Friday E-News | September 22, 2023

by Simon Mainwaring on September 22, 2023

Dear saints,

For the past couple of weeks, I have enjoyed diving back into the All Saints' pool with some truly fantastic neighborhood gatherings. We've traveled from East Atlanta to Buckhead to Brookhaven, congregating in people's beautiful homes who, in a rush of blood to the head, agreed to allow a hundred or so All Saint's folks to drop by. I have thoroughly enjoyed the gatherings. You can feel an energy, a kind of pulsating light when you cross the threshold of a place where All Saints’ comes together. The fact of the matter is the saints love to be with one another and it shows!

We love to be with one another, yet the life we share together as a church has changed. Indeed, across the country, some people rethought their relationship to organized religion amidst the pandemic. Staying at home broke the habit of church going. It was not that our faith was rote or that our participation in a community as richly diverse and nourishing as All Saints' was merely a matter of duty or obligation. We were simply disconnected.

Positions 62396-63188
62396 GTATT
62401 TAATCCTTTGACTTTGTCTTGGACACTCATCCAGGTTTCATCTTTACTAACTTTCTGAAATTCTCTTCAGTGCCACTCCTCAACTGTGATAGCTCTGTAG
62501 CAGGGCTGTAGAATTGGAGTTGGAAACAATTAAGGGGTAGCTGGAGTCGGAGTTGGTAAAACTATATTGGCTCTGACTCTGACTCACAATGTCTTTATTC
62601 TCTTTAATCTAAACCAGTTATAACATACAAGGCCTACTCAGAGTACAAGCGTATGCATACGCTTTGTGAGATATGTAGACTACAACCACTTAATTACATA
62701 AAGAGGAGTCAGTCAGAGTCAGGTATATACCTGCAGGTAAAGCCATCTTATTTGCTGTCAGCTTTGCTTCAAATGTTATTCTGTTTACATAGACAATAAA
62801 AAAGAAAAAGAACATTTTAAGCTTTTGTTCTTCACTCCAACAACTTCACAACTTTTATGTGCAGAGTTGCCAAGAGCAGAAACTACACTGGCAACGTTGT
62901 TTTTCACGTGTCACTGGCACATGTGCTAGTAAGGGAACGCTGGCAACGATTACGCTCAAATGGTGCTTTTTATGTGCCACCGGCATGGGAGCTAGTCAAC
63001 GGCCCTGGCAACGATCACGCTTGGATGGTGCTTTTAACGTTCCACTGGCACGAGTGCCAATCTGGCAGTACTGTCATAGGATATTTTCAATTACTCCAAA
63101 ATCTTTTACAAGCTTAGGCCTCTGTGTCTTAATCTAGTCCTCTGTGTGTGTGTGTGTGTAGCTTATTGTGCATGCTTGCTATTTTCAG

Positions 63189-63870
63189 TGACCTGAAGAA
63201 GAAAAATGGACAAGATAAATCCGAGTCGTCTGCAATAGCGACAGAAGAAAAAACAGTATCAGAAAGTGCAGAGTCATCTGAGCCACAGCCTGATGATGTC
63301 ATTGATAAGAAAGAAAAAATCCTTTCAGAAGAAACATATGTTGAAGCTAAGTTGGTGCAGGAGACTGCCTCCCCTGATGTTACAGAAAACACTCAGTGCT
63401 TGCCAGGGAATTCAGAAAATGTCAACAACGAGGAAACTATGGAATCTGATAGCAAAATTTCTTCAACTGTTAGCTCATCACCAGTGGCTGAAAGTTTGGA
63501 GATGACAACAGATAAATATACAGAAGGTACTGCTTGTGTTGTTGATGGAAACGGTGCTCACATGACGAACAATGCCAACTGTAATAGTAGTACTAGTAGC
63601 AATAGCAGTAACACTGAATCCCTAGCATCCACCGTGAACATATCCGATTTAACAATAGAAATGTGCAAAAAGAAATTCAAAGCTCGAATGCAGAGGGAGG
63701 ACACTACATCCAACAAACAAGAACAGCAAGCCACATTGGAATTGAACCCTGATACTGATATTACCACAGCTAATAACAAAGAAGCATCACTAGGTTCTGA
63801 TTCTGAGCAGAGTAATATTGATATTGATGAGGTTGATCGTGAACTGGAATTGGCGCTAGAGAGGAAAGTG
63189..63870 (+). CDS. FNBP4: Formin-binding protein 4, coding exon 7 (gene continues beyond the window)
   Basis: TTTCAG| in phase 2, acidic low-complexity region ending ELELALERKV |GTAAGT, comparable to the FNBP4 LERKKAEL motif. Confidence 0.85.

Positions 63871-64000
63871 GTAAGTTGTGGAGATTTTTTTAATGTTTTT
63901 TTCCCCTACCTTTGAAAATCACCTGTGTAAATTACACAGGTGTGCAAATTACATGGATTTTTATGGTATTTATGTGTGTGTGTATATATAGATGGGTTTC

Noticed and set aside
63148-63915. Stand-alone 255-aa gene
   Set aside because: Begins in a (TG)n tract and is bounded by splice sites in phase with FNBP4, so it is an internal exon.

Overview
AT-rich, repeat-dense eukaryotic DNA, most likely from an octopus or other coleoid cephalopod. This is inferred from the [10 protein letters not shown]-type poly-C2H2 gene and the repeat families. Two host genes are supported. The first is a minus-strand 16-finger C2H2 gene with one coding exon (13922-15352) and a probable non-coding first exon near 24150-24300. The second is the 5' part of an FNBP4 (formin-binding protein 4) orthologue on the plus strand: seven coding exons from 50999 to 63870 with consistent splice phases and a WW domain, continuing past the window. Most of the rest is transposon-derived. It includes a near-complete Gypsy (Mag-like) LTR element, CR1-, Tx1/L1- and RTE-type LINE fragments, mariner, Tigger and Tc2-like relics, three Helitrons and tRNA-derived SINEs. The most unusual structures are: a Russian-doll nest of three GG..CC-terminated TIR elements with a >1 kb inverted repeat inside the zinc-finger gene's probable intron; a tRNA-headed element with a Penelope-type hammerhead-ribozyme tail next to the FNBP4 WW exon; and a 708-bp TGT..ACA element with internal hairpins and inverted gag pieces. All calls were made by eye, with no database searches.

In this season of giving, we call to mind the value of All Saints' in our lives, I want to invite you to ask how your connection to the life of this church could be strengthened. And if you have been away more than you used to be, how might you get back into the habit of church?

'Habit' is an interesting word for the life of faith. We can sometimes think of a habit as something that doesn't go that deep. Yet the roots of the word are revealing. Habit comes from the word 'habitus', meaning the condition of something, itself rooted in the word 'habere' which refers to what something consists of. To make the choice to get back into the habit of churchgoing (however it is you might choose to attend) is to connect your body to the condition of your soul. Who you are at that deep level is a human being constituted within the grace and love of God. Getting into the habit of church is a way for you to acquaint yourself with the depth and breadth of the human condition.

One of the best invitations to a life of faith I have seen was at a church I visited earlier this year in Toronto, Canada. It simply said: "start trying." I invite you to start trying to reconnect yourself to All Saints' as the vital part of this church that you are. We are simply not the same without you. Yet with you—together, as one body, by God's grace—we are capable of more than we can imagine



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